What a week! An update from Sue in South Sudan

What a week!  On Monday I visited the field project in Agok – if you recall, in May of 2008 I went when the village of Abyei was burned down, team evacuated, and restarted mobile clinics for the 30,000 displaced south of the River Kiir.  Agok is now a real town and our project is a 160+ bed hospital including ER, lab, OR, TB/HIV, maternity, etc.

It’s incredibly hot – 120, and at best the fans blow around the hot air but don’t cool things down.  Fingernails and hair are brittle (I put Lubriderm in my hair!), eyes can’t make enough tears, nosebleeds from the dryness.  Even drinking 10+ liters of water a day, I only peed twice a day (over a squat latrine).  Food has to be flown in from Juba, otherwise there are no fruits, greens or staples like peanut butter and milk.

The airstrip is still dirt and the NGO vehicles (white Toyota Land Cruisers, the official car of the humanitarian world) have to drive up and down to clear the cattle, dogs and people prior to a plane landing.  Most flights are still done by WFP (World Food Programme, UN) – either small planes or helicopters.

The team was in shambles. One American ICU doctor was past the point of burnout and it was my decision to remove her.  Not a pleasant task.  Her S.O. blew up and stormed off as well.  As you can imagine, this entailed much coordination with Juba, Geneva, flights, medical help.  But once the dust settled (literally and figuratively), it was the best decision and the project could begin to move forward again.

Also made a quick visit to the other project – an outpatient program with stabilization unit, lab, nutrition program, maternity.  3 hours of kidney jarring on the dirt road that becomes impassable during the rainy season May – Sept.  This is the ambulance used to transfer patients to Agok hospital:

Scenes have not changed and are interchangeable in almost every country I’ve worked: Stoic women carrying heavy loads on their heads and babies on their backs, dejected little donkeys braying their complaints all night long, dog packs plotting their next attacks (we are seeing a high number of dog-bites and rabies cases), military checkpoints, herds of hundreds of thin cows with their twisted hollow horns eventually pointing skyward, hawks and buzzards circling in anticipation.  My once white MSF Tshirt now pinkish from the dirt, sweaty and stuck to my back, jeans soaked from the vinyl seat, my right arm slowly burning in the sun, water bottle room temperature (120), the stink of burning garbage, plastic water bottles littering roads and ditches, not so controlled chaos everywhere.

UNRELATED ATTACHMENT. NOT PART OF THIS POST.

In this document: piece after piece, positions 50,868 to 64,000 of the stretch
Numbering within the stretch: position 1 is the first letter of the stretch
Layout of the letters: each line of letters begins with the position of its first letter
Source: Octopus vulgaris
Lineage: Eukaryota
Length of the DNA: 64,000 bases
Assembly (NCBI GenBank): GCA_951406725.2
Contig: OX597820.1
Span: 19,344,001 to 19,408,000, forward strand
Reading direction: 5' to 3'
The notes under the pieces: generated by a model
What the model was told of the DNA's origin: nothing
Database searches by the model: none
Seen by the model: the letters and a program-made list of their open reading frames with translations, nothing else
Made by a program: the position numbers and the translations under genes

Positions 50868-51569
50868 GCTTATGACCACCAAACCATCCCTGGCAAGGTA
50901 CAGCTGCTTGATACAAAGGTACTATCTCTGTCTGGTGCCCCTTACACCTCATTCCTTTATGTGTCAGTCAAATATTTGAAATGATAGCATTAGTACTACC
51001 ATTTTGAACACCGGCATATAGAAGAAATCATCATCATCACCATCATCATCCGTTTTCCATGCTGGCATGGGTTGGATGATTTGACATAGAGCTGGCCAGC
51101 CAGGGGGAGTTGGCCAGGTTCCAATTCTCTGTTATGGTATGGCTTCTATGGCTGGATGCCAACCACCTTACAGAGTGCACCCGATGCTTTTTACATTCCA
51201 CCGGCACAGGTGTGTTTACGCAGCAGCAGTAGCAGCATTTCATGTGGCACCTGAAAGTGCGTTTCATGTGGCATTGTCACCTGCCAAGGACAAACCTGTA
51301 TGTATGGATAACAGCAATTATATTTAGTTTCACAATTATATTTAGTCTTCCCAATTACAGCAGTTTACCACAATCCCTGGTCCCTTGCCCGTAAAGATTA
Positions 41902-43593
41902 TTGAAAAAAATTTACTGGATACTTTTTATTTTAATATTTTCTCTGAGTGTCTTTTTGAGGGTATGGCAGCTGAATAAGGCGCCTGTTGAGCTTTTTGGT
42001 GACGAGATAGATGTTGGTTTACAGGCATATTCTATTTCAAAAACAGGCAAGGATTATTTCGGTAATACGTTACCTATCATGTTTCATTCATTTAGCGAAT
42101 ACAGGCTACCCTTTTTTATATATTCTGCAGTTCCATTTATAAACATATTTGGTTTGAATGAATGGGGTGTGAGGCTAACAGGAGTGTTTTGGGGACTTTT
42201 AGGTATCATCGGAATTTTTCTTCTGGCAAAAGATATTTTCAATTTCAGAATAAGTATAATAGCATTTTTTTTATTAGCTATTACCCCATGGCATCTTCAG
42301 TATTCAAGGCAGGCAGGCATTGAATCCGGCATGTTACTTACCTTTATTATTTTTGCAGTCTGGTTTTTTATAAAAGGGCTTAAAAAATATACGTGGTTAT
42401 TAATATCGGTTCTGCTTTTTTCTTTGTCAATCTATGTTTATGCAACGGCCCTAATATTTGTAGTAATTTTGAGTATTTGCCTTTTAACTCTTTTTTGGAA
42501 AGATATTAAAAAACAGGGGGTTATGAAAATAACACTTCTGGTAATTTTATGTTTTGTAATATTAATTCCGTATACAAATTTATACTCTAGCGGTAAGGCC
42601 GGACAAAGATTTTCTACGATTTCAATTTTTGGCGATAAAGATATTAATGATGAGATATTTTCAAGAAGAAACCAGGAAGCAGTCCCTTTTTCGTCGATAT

Friday had me on two hour-long flights and 4 hours of waiting under a straw roof to get back to the relative luxury of Juba.  Once again to experience the miracle of air conditioning and a toilet!

Today I’ve invited two of the guys from the project to lunch on the Nile with a group from MSF Spain who were evacuated a couple days ago due to fighting between the tribes in their area – you might have read about this – two of the national staff were killed. South Sudan is a harsh place.  Tribal warfare rages and politics are tribal.  The president is being forced to include the opposition tribe into the government, so Juba may just heat up again in the coming weeks.  The economy is in shambles.  South Sudanese Pounds are nearly worthless.  I’m sure oil revenues have dried up with the market crashing. And until peace becomes the norm, I don’t hold out much hope for progress.

Yet, people are kind to me. Greeting is with a handshake, then pat on the front of the shoulder.  “Good Morning!”. “Fine fine” I’d forgotten an “F” is pronounced “P” and vice versa – so “pone” for “phone” and “fen” for “pen”.

My only regret is I wasn’t able to get a pic of the hedgehog in the dining tukul in Agok.  Darling, although at first I thought it was a rat.  The hawks in the compound attacking our food plates scared me, but when they left the goat entrails for the buzzards, I avoided the area entirely.

I’ll leave you with a final smile for the day.  Thanks to everyone for the love and support – I feel it every day and appreciate it more than you can imagine.